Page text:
For the third round we tried to fit a new piston to our fast engine from round 1 to get acceptable starting. We had to go for the biggest one in Samuelsson's inventory. It turned out it also had too loose a fit, so we had to settle for something else. We couldn't get any speed and had to enter hoping for just a marginal improvement. Didn't happen, just a 3:37.
Pennisi/Rossi who had two DQ:s took their last chance and in a race that became a two-up, could finish in the best time of the meeting at 3:15.6.
Others to secure their qualification in the last round were Gilbert/Gilbert by a 3:18.7.
Fellow Swedes Samuelsson/Axtilius got a reflight after they in a take-off almost collided with the French juniors' model which flew high during landing. They got to be the only reflight team, which in the last round means that volunteers have to be called.
Certain to volunteer is always the last semi-final team at that point, to avoid being thrown out by someone having the unfair advantage of flying single-up. Here this description applied to Mortinho/Goulao of Portugal. They also enrolled their fellow Portuguese team of Contente/Seco as third team. There is apparently no rule against volunteers from the same country! I pointed out this situation to the F2C judges, who had a few words to the teams that their actions would be under scrutiny. In this case the Portuguese flew cleanly, but maybe this rule should be looked over, to avoid that two teams could operate in concert.
Mortinho/Goulao's semi-final place was never threatened. They use Vorobiev engines, and they, and maybe the Hungarians, were the only semi-final team to use "standard" engines.
They had brought catching to the extreme. The pitman is equipped with a padded glove, and the model is brought to a dead stop at high speed in his hand, held fixed. Takes a strong wing, and their models are a little heavier than average.
The French junior team featured the only female entry, Claire Perret, the daughter of Jean-Paul, as pitwoman. Tougher than most male seniors, as she uses no glove, just a Band-Aid on her index finger. Pilot was a classmate of hers, both aged 15. Dad is hard on them, saving the best Vorobievs for the future, on the home ground!
The two Swedish teams had nothing but third choice draws in their six heats. As the winds were light this was of no consequence, though. Bad luck or a flaw in the draw?
The first semi-final round produced the fastest times, with Andreev/Sobko in the lead, followed by Ross/Turner and Gilbert/Gilbert. The Hungarians couldn't enter after their soldered line joints broke in the pull test. For the second round, they came with lines joined by a fishing swivel, but this was turned down by the judges. Finally they got someone to hand them full length wires.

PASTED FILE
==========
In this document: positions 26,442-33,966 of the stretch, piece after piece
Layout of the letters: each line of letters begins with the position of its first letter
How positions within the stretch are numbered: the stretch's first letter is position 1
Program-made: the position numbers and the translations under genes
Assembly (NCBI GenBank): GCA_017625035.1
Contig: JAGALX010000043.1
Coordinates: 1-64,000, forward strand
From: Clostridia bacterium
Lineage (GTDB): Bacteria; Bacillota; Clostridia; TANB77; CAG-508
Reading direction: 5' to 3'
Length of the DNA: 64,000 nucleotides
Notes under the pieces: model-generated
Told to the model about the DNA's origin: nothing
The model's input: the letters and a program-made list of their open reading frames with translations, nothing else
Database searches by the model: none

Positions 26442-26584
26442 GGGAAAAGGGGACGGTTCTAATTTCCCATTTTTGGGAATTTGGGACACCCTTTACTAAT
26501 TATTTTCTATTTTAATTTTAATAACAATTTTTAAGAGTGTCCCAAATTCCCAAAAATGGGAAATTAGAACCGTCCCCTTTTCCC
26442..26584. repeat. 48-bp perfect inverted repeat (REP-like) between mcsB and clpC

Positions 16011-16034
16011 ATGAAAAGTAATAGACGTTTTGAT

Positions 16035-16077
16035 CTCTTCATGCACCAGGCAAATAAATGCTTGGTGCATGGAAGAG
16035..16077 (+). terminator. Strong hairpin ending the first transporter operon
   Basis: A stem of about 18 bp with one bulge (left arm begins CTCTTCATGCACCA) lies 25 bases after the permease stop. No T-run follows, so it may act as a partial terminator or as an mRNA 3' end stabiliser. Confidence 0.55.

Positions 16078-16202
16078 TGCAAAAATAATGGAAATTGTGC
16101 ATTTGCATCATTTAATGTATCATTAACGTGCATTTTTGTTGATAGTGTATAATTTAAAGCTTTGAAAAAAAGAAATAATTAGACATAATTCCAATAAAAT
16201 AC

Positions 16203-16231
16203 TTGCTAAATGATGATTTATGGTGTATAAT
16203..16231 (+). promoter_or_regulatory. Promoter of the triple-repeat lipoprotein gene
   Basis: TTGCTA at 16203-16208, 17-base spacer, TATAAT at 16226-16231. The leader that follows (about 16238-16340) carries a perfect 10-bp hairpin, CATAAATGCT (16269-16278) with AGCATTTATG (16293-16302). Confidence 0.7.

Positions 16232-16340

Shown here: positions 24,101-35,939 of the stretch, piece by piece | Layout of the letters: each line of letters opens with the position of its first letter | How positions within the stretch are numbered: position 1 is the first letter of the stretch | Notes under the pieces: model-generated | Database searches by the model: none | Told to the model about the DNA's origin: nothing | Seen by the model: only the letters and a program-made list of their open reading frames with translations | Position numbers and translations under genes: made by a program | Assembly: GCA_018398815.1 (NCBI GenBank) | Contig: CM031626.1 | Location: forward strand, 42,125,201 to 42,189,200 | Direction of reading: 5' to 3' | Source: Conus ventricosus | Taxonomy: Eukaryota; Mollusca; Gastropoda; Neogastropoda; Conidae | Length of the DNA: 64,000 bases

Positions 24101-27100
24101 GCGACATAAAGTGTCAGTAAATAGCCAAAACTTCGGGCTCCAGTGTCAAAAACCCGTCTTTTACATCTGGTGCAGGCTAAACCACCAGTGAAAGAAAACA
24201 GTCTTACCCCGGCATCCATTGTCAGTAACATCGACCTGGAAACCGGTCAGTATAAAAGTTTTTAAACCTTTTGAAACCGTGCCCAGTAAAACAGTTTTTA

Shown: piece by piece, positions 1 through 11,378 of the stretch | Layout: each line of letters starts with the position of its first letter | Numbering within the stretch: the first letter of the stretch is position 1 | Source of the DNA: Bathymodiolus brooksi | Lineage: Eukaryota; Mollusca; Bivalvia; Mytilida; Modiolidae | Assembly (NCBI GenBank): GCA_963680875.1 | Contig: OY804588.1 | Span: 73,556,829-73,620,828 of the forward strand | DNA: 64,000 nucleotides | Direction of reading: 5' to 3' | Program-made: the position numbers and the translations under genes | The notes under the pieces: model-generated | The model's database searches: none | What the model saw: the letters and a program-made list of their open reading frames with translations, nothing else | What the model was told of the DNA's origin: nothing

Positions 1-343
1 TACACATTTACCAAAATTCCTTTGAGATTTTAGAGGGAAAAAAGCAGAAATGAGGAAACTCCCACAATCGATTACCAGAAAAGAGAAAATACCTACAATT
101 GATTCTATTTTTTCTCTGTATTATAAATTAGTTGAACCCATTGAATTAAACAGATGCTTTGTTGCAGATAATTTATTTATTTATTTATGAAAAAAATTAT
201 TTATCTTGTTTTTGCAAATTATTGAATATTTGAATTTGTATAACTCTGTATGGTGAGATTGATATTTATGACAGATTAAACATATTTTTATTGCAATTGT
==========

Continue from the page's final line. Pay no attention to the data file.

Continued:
Before the second semi-final round Borer/Saccavino were practising at a steady 17.0, albeit with very optimistic piloting. Could this hold in a heat? No, it turned out, but not due to the cook-up I feared. Instead to short range, leading to a pitstop at lap 99. They protested, claiming a lap counter error, but as there was a video uptake, this was fruitless. Only Mortinho/Goulao were able to improve in the second round, and that was from a poor first result.
This meant the final saw the leading teams from the first round.
All came up quickly, R/T having a slight speed advantage over A/S, in turn a bit faster than G/G. Small enough differences to make a bad pitstop decisive, however. R/T had some not so good pitstops earlier in the contest. The French flew in at 4th stop, leaving the fight to the other two. Before the last stop R/T had a 3 to 4 lap lead. Then a dramatic turn! Brian had one flick, two, three... Then Malc pulled the model in, probably thinking it would surely start. Brian had to grab it again, and continued to flick maybe six times. Then he re-primed, and off it went, first flick. By then A/S had made a good stop, for a 3 lap lead, which they kept into the finish.
Afterwards Brian told that after frantic flicking he discovered the
shutoff had been tripped by Malc's pull!
That's right, Brian! It's always the pilot's fault!
Nonetheless, they were all smiles!
So, the Sergeis Andreev and Sobko got the satisfaction of returning with fullest honours after their DQ in the same place two years ago. They combine the technology of Titov/Yugov with the stamina of young age. Like T/Y the pilot attention to the pitman is brought to perfection. Every lap Andreev turns his head to hold it still with respect to his pitman while the rest of his body turns a quarter of a lap.